Monday, August 27, 2007

Bobbi






































I was asked to write the liner notes for the great new CD by Bobbi Rogers. And through the courtesy of Victoria Records I have been given permission to not only reprint the notes here, but to also present a track from this hot-off-the press recording. No offense meant to pianist Ray Kennedy, but because I'm such a sucker for singer-bass duets, it was not a difficult choice: Bobbi and bassist Tom Kennedy's "Oh, Look at Me Now" is one of two such tracks on Some Little Something.

"No singer has better demonstrated the fine results that can happen with a less-is-more approach than Connecticut-based Bobbi Rogers, first heard on two LPs from the early 1980s. She’s back on records now after more than a twenty-year hiatus.

It’s not just a simple matter of economics; it could well be that if a jazz singer possesses, in sufficient quantities, pitch, personal style, a genial voice, and swing---as does Bobbi---then the addition of a cavalry charge of players behind him or her doesn't necessarily add all that much to the overall impact of the music. It’s a lesson whose basic principles were laid down in a big way by Julie London on her 1955 minimalist (guitar, bass) masterpiece, Julie is Her Name.

Bobbi’s second LP, in ’81, found her solely supported by the great guitarist Gene Bertoncini. The year before, she recorded her debut album with a small group led by longtime professional and personal associate Chic Cicchetti. With Some Little Something, once again she’s recording with a band that could comfortably fit into the back seat of a small Italian sports car.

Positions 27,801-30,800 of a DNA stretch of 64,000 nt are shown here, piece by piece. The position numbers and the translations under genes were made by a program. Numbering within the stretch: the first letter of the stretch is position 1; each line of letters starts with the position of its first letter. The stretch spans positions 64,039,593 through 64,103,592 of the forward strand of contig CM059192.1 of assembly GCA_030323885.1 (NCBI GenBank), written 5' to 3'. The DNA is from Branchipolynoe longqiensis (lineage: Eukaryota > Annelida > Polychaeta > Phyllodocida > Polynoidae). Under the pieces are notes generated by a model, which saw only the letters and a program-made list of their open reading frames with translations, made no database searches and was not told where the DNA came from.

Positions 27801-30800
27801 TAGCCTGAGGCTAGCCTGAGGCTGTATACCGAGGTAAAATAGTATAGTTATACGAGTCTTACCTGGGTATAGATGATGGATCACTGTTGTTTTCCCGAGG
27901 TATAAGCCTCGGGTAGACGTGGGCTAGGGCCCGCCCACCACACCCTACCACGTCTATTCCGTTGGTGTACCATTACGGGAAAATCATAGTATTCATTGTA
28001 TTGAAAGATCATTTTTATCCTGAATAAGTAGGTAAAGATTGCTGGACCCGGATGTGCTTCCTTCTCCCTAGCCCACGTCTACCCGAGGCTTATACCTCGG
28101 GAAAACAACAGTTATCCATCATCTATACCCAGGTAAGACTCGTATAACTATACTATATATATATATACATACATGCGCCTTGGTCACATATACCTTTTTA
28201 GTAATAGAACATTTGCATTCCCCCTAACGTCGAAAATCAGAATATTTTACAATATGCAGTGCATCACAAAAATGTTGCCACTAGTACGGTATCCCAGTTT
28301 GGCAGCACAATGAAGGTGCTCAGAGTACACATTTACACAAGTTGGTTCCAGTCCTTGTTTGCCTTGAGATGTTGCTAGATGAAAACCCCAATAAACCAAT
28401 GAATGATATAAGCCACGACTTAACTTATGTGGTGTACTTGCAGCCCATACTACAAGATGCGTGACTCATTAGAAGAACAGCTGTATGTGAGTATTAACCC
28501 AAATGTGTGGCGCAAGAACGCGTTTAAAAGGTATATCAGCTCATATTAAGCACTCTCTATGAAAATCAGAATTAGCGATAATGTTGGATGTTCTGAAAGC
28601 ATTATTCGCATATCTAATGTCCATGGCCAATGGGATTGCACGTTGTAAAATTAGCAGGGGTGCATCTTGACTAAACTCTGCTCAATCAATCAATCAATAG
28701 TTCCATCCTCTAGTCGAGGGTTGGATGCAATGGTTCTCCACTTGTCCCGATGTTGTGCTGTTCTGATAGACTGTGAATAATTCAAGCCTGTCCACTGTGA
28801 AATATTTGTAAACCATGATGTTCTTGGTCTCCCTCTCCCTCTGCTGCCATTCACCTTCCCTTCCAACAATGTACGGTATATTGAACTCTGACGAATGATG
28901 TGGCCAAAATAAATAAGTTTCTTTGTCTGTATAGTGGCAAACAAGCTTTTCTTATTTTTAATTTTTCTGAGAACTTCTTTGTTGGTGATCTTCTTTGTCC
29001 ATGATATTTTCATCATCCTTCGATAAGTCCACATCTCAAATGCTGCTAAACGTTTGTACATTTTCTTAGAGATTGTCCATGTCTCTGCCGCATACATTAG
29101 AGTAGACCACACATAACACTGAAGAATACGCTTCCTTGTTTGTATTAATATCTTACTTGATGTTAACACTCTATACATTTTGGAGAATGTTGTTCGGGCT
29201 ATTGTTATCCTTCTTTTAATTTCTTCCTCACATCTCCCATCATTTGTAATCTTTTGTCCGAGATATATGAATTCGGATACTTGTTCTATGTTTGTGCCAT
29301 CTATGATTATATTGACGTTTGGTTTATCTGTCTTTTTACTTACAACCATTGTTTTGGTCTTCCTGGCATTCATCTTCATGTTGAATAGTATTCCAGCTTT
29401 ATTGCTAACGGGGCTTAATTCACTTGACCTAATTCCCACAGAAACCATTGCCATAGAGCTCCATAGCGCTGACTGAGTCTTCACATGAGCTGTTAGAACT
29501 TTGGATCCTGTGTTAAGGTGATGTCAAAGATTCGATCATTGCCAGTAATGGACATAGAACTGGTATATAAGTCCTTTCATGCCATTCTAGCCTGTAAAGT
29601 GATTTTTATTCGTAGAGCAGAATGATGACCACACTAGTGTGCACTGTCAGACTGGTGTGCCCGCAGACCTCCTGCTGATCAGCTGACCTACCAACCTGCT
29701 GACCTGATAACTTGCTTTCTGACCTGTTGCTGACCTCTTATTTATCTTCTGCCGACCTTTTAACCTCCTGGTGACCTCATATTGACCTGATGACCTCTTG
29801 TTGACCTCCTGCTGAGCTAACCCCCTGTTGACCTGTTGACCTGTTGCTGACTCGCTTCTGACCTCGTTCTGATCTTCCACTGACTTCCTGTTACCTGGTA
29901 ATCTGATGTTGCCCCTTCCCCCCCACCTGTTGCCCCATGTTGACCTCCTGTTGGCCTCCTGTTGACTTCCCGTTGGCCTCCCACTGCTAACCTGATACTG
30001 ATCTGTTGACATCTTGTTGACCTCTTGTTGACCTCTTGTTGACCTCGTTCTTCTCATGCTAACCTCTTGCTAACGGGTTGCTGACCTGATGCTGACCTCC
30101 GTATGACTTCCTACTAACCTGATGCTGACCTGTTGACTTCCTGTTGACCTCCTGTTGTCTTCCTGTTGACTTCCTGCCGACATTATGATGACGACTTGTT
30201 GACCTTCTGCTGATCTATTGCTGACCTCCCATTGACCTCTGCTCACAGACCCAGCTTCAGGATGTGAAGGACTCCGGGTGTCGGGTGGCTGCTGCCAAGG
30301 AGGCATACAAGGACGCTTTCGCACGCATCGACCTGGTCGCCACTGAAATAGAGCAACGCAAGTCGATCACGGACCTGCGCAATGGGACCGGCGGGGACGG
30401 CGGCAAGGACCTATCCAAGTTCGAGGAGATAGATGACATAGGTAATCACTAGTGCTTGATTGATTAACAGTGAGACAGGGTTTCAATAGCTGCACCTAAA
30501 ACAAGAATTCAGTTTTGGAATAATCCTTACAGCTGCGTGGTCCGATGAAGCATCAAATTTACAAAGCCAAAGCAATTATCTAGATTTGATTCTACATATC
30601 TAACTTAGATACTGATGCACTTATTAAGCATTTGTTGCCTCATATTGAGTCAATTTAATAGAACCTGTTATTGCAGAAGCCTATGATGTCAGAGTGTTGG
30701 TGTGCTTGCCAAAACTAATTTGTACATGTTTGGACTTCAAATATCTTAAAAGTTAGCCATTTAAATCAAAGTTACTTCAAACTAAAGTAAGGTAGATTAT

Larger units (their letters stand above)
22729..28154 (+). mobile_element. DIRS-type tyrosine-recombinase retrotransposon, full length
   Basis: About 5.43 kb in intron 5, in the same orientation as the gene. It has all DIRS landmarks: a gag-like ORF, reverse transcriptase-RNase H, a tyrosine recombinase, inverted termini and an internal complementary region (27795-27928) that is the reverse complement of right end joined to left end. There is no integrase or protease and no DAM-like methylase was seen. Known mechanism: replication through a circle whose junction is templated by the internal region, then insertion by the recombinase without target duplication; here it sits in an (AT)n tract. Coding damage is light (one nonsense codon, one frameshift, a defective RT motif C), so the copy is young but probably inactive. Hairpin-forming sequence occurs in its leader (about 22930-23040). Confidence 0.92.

It’s not that Bobbi isn't capable of holding her own in a large crowd of players. Witness her many years of performing “live,” mostly with big bands, in the Hartford, CN area. But never having heard Rogers in such surroundings, it’s hard for me to imagine her any other way than hanging out in the recording studio with just a few of the guys. (Truth to tell, there is a limited issue album by Bobbi with a big band, Live at the Mohegan Sun, by Chic Cicchetti and the Hartford Jazz Orchestra. Recorded in 2000, she sings on 4 of the 14 tracks.)

Although Bobbi has been plying the vocalist’s trade since the 1950s---she toured the U.S., performed at the upstairs lounge at New York’s Copa, did TV in the 1970s and even sang in France with a big band----it wasn't until the early eighties that she gained her first shot at the national spotlight with the two aforementioned LPs, 1980’s Tommy Wolf Can Really Hang You Up the Most and the following year’s Crystal and Velvet. The subject of the first album was ostensibly songwriter Wolf, but it also operated as a salute to his longtime lyricist partner, Fran Landesman. Together, the twosome penned such late-blooming standards as “Ballad of the Sad Young Men” and “Spring Can Really Hang You Up the Most.” It would be nice if someday Jackie Cain and Roy Kral's various recordings of Wolf and Landesman were gathered together under one roof, but until then Bobbi’s salute will do quite nicely thank you very much.